About this blog

This is a window into the weird world of Anglicanism, as experienced on a Cathedral Close. Has anything much happened since Trollope's Barchester Chronicles? You will still see the 'canon in residence' hurrying across to choral Evensong, robes flapping, as the late bell chimes. But look carefully and you will notice he is checking the football score on his iPhone as he runs. This is also a writer's blog. It charts the agony and ecstasy of the novelist's life. And it's a fighter's blog. It charts the agony and ecstasy of the judo mat. Well, the agony, anyway.

Monday 26 March 2012

What to Wear to a Wedding

What you wear to a wedding depends on a lot of different variables.  If you aren't the bride then a big whoomfy white dress and veil looks a bit attention-seeking.  Many couples issue guidelines about dress.  They might, for example, stipulate morning suits for gentlemen.  If they are complete control freaks they will even tell you which colour waistcoat they want you to wear, and how much it will cost to hire it from Moss Bros.  Morning suit hire is more than I feel inclined to shell out for a present, so my view is they'll get one or the other.  An entire reception full of blokes in matching morning suits, but no towels or toasters.

Usually the couple are a bit more relaxed.  Most men will wear a lounge suit to a wedding.  No problemo, they think.  I have a suit in the wardrobe which I wore to be Dave's best man 5 years ago.  Still, a wise man will try the suit on a good week before the wedding.  And a very wise man will try it on even if someone says to him 'Aren't you going to try that suit on, darling?'  Because it's a well-known fact that suits can shrink if left hanging too long in a wardrobe.

This kind of masculine wardrobe fiasco is a mere airy nothing compared to the horrors faced by most women as a wedding approaches.  This brings me back to those variables I mentioned earlier.  What you wear depends  not least on how close you are to the happy couple.  If you are the mother of the groom you will approach the whole outfit question in a very different frame of mind from an old college friend.  Sisters of the bride may well end up being a bridesmaid, or Bag of Honour, as it was called in my family.  In this case you will not be able to choose your dress at all.  The best you can hope for is to head off anything disastrously unflattering.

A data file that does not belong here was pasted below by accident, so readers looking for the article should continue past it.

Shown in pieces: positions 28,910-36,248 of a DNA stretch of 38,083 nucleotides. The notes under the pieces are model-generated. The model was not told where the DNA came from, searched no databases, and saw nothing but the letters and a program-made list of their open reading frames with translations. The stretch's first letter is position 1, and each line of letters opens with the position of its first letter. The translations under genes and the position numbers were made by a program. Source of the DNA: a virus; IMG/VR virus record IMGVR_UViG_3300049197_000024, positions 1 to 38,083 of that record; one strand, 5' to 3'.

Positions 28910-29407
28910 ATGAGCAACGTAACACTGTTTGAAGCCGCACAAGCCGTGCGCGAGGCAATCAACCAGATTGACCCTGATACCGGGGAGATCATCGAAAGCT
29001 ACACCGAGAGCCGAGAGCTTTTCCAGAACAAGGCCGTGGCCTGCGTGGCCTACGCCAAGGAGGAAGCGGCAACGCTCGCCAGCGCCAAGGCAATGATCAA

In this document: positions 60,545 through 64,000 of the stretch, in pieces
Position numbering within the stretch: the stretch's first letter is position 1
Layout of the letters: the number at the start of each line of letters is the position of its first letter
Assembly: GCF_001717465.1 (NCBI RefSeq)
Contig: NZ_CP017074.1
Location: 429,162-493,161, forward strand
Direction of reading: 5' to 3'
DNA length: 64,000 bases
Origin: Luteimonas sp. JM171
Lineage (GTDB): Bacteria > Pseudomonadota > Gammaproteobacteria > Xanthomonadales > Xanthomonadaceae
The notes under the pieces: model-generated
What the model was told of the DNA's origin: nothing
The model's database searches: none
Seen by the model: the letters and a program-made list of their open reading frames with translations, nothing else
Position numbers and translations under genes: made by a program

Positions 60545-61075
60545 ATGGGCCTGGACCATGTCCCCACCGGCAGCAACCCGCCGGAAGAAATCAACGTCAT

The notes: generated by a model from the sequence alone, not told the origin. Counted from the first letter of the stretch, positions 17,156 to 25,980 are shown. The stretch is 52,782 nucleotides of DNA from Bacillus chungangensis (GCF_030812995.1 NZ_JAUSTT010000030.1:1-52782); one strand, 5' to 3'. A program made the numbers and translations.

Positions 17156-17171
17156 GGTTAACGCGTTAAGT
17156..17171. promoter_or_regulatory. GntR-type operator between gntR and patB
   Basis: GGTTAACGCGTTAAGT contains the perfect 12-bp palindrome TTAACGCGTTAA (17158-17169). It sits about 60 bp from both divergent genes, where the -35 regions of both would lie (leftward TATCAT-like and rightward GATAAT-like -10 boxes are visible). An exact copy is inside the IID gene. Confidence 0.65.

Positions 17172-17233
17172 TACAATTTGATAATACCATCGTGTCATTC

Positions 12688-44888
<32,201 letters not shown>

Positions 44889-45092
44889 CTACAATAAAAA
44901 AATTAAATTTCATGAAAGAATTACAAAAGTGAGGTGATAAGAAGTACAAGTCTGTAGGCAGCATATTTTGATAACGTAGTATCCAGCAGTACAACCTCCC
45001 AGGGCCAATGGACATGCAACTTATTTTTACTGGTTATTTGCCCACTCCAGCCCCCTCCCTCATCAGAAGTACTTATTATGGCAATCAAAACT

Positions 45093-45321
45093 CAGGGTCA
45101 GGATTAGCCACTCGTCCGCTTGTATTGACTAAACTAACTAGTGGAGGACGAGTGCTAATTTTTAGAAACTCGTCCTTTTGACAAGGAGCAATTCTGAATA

Other variables are more subtle.  Is there going to be an ex-boyfriend there, who needs to be taught what an utter loser he is for no longer going out with you (even if you ditched him)?  Will the wedding be full of people you went to school with (NB start diet 4months in advance)?  Or are you only being invited because you are the vicar's wife (in which case no significant expenditure or effort is called for and you'll be on the  same table as the children and mad aunts)?

Then there's the hat issue to decide.  I used to adore wearing hats before they became de rigeur.  These days I seldom bother, unless I can be sure my hat is bigger than everyone else's put together and all will drop to their knees at my sheer millinery awesomeness.  Plus hats squash my hair.

But here's an oddity about wedding clothes which I've noticed: the no matchy-matchy rule is suspended.  Colour co-ordination is permitted at weddings, indeed, it is positively encouraged.  If you wish to wear salmon pink everything from fascinator to sling-backs, you may do so with impunity.  This is why I allowed myself to wear white trousers, black-and-white patterned top, black-and-white necklace, pink earrings, pink pashmina and pink shoes to a wedding last Saturday.  And I'm not ashamed to say it felt good.

Tuesday 20 March 2012

What to Wear on the First Day of Spring

This is the first day of spring.  (Here in the northern hemisphere, obviously.)  Today is the spring equinox, when day and night are of equal length.  What should one wear to mark this happy day?  Look how lovely it is in Lichfield: